The HB-Chip also captured clusters of 4 to 12 CTCs from several patient samples but not from samples to which cancer cells had been added. No previous technology for capturing CTCs has ever found such clumps of tumor cells. "These clusters may have broken off from the original tumor, or they might represent proliferation of CTCs within the circulation," says Mehmet Toner, PhD, director of the BioMicroElectroMechanical Systems Resource Center in the MGH Center for Engineering in Medicine, the paper's senior author. "Further study of these clusters could provide valuable insight in the metastatic process."

Daniel Haber MD PhD, director of the MGH Cancer Center and a co-author of the study, says, "This new technology is a powerful platform that will enable increasingly sophisticated analyses of metastasis and support clinical research in targeted cancer therapies."

While the MGH has filed a patent for the HB-Chip, the research team will continue to develop the technology before potential licensing is explored. The study was supported by grants from Stand Up to Cancer, the Prostate Cancer Foundation, the National Institute for Biomedical Imaging and Bioengineering, the National Cancer Institute and the American Cancer Society, along with several additional funders.

Toner is the Benedict Professor of Surgery and Stott is a research fellow in Surgery at Harvard Medical School. Chia-Hsien Hsu, PhD, formerly of the MGH Center for Engineering in Medicine and now with the National Health Research Institutes of Taiwan, was co-lead author of the PNAS paper. Additional co-authors are Dina Tsukrov, Ajay Shah, George Korir, Frederick Floyd Jr., Daniel Irimia and Sunitha Nagrath, MGH Center for Engineering in Medicine; and Min Yu, David Miyamoto, Belinda Waltman, Michael Rothenberg, Malgorzata Smas, Anna Gilman, Jenna Lord, Daniel Winokur, Simeon Springer, Lecia Sequist, Richard Lee, Kurt Isselbacher and Shyamala Maheswaran, MGH Cancer Center.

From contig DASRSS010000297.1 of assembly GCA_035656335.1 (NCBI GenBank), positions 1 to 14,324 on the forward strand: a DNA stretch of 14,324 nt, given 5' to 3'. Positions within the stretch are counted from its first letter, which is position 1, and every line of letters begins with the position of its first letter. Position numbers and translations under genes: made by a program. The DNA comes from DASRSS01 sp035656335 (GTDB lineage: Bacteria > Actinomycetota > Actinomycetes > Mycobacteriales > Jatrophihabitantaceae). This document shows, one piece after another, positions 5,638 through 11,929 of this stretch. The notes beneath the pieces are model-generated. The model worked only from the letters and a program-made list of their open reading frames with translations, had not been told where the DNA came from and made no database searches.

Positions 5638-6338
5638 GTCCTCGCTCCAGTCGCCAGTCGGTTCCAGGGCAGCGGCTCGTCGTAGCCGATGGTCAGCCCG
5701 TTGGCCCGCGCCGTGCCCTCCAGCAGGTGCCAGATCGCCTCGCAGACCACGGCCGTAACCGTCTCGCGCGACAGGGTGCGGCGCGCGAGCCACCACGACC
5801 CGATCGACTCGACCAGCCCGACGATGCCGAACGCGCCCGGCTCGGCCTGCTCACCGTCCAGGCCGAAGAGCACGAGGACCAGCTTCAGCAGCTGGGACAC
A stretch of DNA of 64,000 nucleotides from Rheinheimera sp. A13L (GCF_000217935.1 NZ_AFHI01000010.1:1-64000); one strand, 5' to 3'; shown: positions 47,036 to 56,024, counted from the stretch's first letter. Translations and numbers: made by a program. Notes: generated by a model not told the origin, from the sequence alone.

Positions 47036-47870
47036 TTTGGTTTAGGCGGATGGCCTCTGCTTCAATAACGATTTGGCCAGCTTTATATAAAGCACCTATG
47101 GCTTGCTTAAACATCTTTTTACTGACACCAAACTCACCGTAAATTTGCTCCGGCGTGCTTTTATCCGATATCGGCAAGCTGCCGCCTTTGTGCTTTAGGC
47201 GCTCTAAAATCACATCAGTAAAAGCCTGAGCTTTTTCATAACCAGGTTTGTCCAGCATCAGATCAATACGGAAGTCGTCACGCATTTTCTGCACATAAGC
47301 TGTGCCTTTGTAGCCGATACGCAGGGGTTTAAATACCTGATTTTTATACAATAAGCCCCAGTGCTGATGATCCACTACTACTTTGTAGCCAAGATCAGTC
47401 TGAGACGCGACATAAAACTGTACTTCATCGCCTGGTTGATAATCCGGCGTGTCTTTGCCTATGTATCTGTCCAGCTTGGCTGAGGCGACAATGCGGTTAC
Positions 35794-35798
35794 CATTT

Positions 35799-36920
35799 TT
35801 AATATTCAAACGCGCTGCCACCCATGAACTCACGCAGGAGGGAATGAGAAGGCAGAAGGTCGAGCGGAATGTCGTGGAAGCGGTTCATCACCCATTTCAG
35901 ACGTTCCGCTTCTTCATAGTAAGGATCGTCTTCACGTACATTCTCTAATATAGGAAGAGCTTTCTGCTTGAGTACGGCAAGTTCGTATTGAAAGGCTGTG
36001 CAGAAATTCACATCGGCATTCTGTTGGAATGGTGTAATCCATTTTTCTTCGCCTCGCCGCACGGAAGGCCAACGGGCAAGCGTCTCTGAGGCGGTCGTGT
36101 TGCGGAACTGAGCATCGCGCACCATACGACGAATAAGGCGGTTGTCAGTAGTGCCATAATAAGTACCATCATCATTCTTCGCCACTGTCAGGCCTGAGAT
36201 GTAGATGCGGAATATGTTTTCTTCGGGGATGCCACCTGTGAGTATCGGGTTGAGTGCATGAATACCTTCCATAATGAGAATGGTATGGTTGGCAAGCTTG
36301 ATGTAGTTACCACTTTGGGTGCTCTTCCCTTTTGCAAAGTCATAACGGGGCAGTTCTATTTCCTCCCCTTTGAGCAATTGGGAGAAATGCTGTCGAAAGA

Massachusetts General Hospital, established in 1811, is the original and largest teaching hospital of Harvard Medical School. The MGH conducts the largest hospital-based research program in the United States, with an annual research budget of more than $600 million and major research centers in AIDS, cardiovascular research, cancer, computational and integrative biology, cutaneous biology, human genetics, medical imaging, neurodegenerative disorders, regenerative medicine, systems biology, transplantation biology and photomedicine.

Katie Marquedant | EurekAlert!
Further information:
http://www.mgh.harvard.edu/

More articles from Life Sciences:

nachricht More genes are active in high-performance maize
19.01.2018 | Rheinische Friedrich-Wilhelms-Universität Bonn

nachricht How plants see light
19.01.2018 | Albert-Ludwigs-Universität Freiburg im Breisgau

All articles from Life Sciences >>>

The most recent press releases about innovation >>>

Die letzten 5 Focus-News des innovations-reports im Überblick:

Im Focus: Artificial agent designs quantum experiments